http://mobile.nytimes.com/2014/12/10/world/senate-report-raises-doubts-about-cia-claims-on-hunt-for-osama-bin-laden.html

Senate Report Rejects Claim on Hunt for Bin Laden

- snip -

But in page after page of previously classified evidence, the Senate Intelligence Committee report on C.I.A. torture, released Tuesday, rejects the notion that torturing detainees contributed to finding Bin Laden — a conclusion that was also strongly implied in “Zero Dark Thirty,” the popular 2012 movie about the hunt for the Qaeda leader.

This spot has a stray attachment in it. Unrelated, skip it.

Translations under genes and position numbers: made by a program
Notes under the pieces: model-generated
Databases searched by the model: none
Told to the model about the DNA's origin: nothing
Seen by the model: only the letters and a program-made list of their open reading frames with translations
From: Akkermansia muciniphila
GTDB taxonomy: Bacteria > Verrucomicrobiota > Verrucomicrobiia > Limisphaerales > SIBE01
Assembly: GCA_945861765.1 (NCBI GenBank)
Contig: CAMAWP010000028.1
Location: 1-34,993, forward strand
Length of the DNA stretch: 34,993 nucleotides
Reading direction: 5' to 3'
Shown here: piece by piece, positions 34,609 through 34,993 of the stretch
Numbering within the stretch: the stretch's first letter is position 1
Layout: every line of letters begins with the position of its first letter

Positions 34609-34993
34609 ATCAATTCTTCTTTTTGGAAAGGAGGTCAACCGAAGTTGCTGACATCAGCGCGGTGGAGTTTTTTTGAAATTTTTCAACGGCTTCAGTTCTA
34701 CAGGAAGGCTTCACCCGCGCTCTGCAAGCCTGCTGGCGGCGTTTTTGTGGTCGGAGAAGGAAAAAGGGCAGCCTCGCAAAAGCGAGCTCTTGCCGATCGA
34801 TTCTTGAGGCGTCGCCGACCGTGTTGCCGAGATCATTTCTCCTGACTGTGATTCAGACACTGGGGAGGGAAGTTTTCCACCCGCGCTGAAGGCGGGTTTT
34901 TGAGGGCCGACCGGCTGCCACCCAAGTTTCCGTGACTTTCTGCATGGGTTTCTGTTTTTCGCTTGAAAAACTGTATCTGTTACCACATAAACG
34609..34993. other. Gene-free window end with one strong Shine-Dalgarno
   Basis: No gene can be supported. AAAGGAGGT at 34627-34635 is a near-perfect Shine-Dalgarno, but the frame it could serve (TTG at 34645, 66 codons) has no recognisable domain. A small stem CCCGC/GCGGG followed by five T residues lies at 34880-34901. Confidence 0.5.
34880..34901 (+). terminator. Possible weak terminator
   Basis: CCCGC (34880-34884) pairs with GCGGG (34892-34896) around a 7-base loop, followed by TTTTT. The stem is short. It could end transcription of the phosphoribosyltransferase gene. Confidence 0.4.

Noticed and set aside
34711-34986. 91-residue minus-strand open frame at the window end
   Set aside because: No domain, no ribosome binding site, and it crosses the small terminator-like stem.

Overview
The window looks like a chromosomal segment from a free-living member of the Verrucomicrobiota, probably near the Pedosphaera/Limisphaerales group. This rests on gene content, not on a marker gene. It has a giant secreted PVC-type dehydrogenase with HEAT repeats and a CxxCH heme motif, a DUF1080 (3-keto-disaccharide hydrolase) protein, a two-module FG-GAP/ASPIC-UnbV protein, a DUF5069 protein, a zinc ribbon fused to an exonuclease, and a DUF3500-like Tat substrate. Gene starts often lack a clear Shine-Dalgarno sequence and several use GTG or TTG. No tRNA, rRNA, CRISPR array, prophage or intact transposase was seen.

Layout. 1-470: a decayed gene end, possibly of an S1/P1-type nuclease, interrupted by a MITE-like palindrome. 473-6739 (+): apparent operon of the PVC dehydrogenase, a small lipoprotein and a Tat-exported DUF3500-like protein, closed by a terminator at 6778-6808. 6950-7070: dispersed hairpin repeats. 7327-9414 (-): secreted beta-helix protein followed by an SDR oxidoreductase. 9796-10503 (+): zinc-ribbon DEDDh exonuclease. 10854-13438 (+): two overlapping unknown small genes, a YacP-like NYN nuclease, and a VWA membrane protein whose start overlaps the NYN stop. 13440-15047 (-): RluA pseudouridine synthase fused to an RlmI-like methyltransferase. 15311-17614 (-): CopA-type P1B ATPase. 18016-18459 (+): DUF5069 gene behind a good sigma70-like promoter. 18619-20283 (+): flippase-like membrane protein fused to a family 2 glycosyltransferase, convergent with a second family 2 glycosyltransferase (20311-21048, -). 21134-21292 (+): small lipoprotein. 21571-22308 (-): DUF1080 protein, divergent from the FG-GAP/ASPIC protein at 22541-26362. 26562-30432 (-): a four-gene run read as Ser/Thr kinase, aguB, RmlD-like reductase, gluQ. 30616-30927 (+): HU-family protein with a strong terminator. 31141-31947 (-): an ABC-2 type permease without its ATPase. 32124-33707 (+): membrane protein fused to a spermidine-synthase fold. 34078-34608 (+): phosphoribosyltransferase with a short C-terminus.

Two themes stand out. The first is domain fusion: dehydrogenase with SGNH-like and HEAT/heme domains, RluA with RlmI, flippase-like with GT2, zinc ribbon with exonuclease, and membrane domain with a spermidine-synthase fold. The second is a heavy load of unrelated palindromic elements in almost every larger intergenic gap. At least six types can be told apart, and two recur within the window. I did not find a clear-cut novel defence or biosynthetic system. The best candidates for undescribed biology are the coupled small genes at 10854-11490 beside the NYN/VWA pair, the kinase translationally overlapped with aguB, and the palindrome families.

“The vast majority of the intelligence” about the Qaeda courier who led the agency to Bin Laden “was originally acquired from sources unrelated to the C.I.A.'s detention and interrogation program, and the most accurate information acquired from a C.I.A. detainee was provided prior to the C.I.A. subjecting the detainee to the C.I.A.'s enhanced interrogation techniques,” the Senate report said.